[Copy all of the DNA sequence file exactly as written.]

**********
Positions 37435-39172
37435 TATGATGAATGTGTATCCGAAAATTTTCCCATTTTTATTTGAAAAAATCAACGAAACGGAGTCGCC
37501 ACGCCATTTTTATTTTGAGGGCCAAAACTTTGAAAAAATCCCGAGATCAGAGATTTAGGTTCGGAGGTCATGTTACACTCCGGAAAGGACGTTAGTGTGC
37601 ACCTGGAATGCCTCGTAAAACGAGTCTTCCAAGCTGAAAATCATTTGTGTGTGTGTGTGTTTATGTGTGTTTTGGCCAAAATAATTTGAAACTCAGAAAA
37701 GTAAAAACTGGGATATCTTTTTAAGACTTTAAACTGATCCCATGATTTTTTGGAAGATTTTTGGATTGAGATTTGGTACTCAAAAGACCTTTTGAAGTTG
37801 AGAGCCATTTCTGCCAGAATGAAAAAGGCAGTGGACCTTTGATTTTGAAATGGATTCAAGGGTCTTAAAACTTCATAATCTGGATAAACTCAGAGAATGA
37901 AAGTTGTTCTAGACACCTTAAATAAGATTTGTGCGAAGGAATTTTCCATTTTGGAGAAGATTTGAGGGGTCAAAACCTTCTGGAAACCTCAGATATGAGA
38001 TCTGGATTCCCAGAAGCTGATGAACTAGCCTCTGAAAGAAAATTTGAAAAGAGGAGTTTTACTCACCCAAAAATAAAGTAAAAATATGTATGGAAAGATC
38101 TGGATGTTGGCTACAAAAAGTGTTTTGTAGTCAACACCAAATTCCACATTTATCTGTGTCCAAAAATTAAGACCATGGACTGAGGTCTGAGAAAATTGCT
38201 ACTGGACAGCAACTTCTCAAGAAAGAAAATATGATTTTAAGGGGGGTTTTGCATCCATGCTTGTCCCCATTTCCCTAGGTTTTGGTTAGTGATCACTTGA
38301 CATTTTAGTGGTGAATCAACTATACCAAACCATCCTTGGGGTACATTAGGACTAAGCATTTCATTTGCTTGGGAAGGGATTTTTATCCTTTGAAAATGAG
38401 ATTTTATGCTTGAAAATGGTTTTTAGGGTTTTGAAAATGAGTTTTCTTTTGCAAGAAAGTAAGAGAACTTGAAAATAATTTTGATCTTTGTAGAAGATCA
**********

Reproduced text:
Positions 37435-39172
37435 TATGATGAATGTGTATCCGAAAATTTTCCCATTTTTATTTGAAAAAATCAACGAAACGGAGTCGCC
37501 ACGCCATTTTTATTTTGAGGGCCAAAACTTTGAAAAAATCCCGAGATCAGAGATTTAGGTTCGGAGGTCATGTTACACTCCGGAAAGGACGTTAGTGTGC
37601 ACCTGGAATGCCTCGTAAAACGAGTCTTCCAAGCTGAAAATCATTTGTGTGTGTGTGTGTTTATGTGTGTTTTGGCCAAAATAATTTGAAACTCAGAAAA
37701 GTAAAAACTGGGATATCTTTTTAAGACTTTAAACTGATCCCATGATTTTTTGGAAGATTTTTGGATTGAGATTTGGTACTCAAAAGACCTTTTGAAGTTG
37801 AGAGCCATTTCTGCCAGAATGAAAAAGGCAGTGGACCTTTGATTTTGAAATGGATTCAAGGGTCTTAAAACTTCATAATCTGGATAAACTCAGAGAATGA
37901 AAGTTGTTCTAGACACCTTAAATAAGATTTGTGCGAAGGAATTTTCCATTTTGGAGAAGATTTGAGGGGTCAAAACCTTCTGGAAACCTCAGATATGAGA
38001 TCTGGATTCCCAGAAGCTGATGAACTAGCCTCTGAAAGAAAATTTGAAAAGAGGAGTTTTACTCACCCAAAAATAAAGTAAAAATATGTATGGAAAGATC
38101 TGGATGTTGGCTACAAAAAGTGTTTTGTAGTCAACACCAAATTCCACATTTATCTGTGTCCAAAAATTAAGACCATGGACTGAGGTCTGAGAAAATTGCT
38201 ACTGGACAGCAACTTCTCAAGAAAGAAAATATGATTTTAAGGGGGGTTTTGCATCCATGCTTGTCCCCATTTCCCTAGGTTTTGGTTAGTGATCACTTGA
38301 CATTTTAGTGGTGAATCAACTATACCAAACCATCCTTGGGGTACATTAGGACTAAGCATTTCATTTGCTTGGGAAGGGATTTTTATCCTTTGAAAATGAG
38401 ATTTTATGCTTGAAAATGGTTTTTAGGGTTTTGAAAATGAGTTTTCTTTTGCAAGAAAGTAAGAGAACTTGAAAATAATTTTGATCTTTGTAGAAGATCA